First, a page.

Spaceflight Insider

Possible Christmas Day EVA planned to correct ISS coolant malfunction

International Space Station EVA Extra-vehicular activity astronaut NASA photo posted on the SpaceFlight Group Insider

The Expedition 38 crew on the International Space Station are preparing themselves to conduct needed spacewalks to repair a faulty coolant system on the station's exterior. Photo Credit: NASA

A failure in the International Space Station’s (ISS) Loop-A coolant system last week has had impacts as NASA and its partners continue to troubleshoot a problem they categorize as “urgent.” As reported in Spaceflight Insider, the ISS’ ammonia coolant loops used to maintain safe operating temperatures for on-orbit equipment have been a source of concern for the space agency in the past. Most recently in May of 2013 an Extravehicular Activity (EVA) was quickly planned to replace a leaking pump on Loop-B. This has become a recurring problem, one which highlights the current state of the orbiting laboratory.

Over the last week experts on the ground and in orbit have attempted to correct the malfunction from within the space station, employing (as reported by ABC News) the use of famed NASA “Tiger Teams.” During this time non-critical functions in the Harmony node and Kibo and Columbus laboratories were powered down. NASA assured the public that there is no present risk to the six crewmembers comprising Expedition 38 who are currently in orbit. They include Japanese Aerospace Exploration Agency (JAXA) astronaut Koichi Wakata, Russian cosmonauts Mikhail Tyurin, Oleg Kotov, and Sergey Ryazanskiy, and NASA astronauts Rick Mastracchio and Mike Hopkins.

Although the coolant system which failed is newer, some elements of the International Space Station have been on orbit since 1998. Photo Credit: NASA

Although the coolant system which failed is newer, some elements of the International Space Station have been on orbit since 1998. Photo Credit: NASA

One week after the loss of Loop-A NASA announced Flight Engineers Mastracchio and Hopkins would perform possibly as many as three EVAs to remove and replace the failed pump with a spare already located on-board the orbiting laboratory. Mastracchio is a spacewalk veteran, having performed six during his career for a total of thirty-eight hours and thirty minutes. This will be Hopkins first, second, and possibly third spacewalks of his career. Wakata will operate the robotic arm to help maneuver Mastracchio and Hopkins into place.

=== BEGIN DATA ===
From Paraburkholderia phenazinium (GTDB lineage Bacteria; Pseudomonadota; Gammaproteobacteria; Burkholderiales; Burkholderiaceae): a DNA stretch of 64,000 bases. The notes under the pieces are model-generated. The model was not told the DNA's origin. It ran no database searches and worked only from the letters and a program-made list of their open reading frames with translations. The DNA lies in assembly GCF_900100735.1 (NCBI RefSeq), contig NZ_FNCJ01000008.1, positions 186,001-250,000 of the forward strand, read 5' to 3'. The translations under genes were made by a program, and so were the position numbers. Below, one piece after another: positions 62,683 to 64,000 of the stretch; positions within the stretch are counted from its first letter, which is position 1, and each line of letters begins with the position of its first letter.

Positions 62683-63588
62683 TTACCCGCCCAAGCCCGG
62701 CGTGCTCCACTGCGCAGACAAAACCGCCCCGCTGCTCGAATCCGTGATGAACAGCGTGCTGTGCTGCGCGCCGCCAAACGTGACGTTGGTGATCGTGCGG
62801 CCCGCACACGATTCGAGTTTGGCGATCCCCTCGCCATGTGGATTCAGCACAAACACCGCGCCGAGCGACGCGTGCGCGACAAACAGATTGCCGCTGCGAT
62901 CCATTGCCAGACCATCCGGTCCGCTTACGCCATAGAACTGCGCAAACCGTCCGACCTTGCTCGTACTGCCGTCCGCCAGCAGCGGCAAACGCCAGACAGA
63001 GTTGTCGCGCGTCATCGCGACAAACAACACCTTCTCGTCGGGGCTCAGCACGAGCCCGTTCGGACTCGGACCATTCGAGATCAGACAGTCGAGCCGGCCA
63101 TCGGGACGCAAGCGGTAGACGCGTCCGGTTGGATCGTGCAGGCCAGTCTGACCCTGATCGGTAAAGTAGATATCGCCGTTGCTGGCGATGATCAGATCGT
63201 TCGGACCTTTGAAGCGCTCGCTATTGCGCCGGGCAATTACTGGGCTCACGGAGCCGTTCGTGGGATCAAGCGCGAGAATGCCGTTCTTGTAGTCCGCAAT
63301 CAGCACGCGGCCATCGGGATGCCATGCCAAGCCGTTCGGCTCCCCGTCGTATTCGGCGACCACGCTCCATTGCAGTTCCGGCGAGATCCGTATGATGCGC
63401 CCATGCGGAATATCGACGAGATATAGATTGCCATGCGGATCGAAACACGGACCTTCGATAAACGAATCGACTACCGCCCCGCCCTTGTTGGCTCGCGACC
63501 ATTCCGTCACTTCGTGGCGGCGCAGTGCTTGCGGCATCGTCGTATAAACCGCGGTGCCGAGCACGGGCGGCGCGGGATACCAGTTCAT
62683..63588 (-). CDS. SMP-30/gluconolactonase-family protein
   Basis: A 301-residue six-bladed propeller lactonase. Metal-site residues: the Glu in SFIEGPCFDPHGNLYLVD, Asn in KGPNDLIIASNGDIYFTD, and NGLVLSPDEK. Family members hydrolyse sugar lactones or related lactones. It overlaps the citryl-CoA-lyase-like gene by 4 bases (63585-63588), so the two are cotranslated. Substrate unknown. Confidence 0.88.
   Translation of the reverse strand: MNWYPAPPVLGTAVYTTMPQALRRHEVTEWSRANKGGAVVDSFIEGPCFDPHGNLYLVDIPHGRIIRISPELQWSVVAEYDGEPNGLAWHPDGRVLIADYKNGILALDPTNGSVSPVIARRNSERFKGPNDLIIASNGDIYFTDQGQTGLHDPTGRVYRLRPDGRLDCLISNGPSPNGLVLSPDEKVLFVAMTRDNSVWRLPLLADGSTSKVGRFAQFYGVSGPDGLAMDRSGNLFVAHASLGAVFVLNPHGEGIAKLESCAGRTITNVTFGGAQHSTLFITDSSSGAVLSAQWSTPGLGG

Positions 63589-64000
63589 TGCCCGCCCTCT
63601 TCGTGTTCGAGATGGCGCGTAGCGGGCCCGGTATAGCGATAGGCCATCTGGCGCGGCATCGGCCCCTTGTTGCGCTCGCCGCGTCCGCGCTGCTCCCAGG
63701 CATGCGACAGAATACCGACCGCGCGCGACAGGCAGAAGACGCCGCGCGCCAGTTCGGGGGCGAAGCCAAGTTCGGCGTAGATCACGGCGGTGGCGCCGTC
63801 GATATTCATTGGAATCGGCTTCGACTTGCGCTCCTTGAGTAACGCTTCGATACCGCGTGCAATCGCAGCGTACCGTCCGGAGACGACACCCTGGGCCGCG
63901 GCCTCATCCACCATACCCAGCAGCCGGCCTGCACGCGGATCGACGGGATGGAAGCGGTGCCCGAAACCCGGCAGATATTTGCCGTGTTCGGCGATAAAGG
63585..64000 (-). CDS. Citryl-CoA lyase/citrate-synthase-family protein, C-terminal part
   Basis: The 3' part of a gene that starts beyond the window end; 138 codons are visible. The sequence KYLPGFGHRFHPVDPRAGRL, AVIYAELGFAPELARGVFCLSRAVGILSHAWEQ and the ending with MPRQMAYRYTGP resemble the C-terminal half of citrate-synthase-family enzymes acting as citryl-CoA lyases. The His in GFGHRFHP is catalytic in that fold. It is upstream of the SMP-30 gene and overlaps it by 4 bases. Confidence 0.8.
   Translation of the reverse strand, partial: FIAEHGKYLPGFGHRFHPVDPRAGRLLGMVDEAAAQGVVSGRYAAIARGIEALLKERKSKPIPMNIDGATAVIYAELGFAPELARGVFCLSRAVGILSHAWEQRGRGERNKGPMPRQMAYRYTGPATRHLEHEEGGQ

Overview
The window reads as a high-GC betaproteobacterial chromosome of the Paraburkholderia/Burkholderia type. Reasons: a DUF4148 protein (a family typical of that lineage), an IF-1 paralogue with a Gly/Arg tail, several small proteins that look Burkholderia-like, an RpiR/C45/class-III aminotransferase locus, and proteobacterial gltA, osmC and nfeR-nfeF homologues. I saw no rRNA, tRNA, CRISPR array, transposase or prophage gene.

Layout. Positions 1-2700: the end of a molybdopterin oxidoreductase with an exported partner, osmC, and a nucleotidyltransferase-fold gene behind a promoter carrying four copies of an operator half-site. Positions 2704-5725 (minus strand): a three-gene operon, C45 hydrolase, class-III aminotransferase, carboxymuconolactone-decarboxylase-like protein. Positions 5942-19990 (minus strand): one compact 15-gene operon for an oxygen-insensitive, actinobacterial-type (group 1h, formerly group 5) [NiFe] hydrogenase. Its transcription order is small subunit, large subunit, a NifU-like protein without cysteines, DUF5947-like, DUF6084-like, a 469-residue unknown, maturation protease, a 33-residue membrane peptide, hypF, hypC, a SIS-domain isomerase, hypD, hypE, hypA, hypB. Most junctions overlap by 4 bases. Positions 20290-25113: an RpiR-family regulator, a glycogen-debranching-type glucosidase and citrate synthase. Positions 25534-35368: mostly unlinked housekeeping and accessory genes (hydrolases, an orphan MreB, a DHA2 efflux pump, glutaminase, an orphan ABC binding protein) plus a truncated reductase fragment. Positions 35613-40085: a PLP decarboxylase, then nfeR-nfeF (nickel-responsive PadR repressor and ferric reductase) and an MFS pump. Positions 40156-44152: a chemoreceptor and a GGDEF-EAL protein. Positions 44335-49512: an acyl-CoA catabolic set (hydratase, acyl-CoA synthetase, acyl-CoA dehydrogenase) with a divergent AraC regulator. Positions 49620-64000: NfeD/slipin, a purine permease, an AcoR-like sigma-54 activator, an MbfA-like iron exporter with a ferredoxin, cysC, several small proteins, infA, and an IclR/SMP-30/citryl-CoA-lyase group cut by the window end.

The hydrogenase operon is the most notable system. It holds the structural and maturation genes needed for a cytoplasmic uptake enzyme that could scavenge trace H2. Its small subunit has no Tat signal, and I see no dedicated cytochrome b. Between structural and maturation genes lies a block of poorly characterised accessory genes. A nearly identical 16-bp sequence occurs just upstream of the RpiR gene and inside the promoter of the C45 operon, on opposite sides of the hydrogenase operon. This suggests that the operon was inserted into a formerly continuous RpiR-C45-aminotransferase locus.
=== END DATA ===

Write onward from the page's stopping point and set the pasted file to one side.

The first EVA will begin at 7:10 a.m. EDT Saturday Dec. 21, and is planned to last for about six hours and thirty minutes. A second EVA is scheduled to occur on Dec. 23. Should a third EVA be needed, it will take place on Christmas Day, the first to do so since 1974.

A prescheduled EVA by Commander Kotov and Flight Engineer Ryazanskiy will continue as planned on Dec. 27. As a result of the risk of ammonia contamination while changing coolant pumps, a routine contingency plan exists to decontaminate the astronauts before reentering the ISS’ sensitive environment.

The spacewalk is also confirmation that Orbital Sciences Corporation’s Antares rocket, carrying supplies for the ISS on its Cygnus spacecraft, would not launch this past Thursday. Both the planned and unplanned EVAs mean the rocket will not launch until the New Year. This was set to be Orbital Sciences’ first flight that the Dulles, Virginia-based firm would conduct under the $1.9 billion Commercial Resupply Services contract it has with the space agency. Be sure to tune into SpaceFlight Insider for updates regarding the spacewalks.


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Since 2011 Joshua Tallis has served as the manager for research and analysis at an intelligence and security services provider in Washington, DC. Josh has co-authored several articles in the Journal of Counterterrorism and Homeland Security International with colleagues from the defense community. Previous work experience includes internships at the U.S. Congress and the Foundation for Defense of Democracies. Josh is also a PhD student in International Relations at the University of St Andrews' Centre for the Study of Terrorism and Political Violence. He is a Summa Cum Laude, Phi Beta Kappa and Special Honors graduate of The George Washington University where he received a BA in Middle East Studies from the Elliott School of International Affairs.

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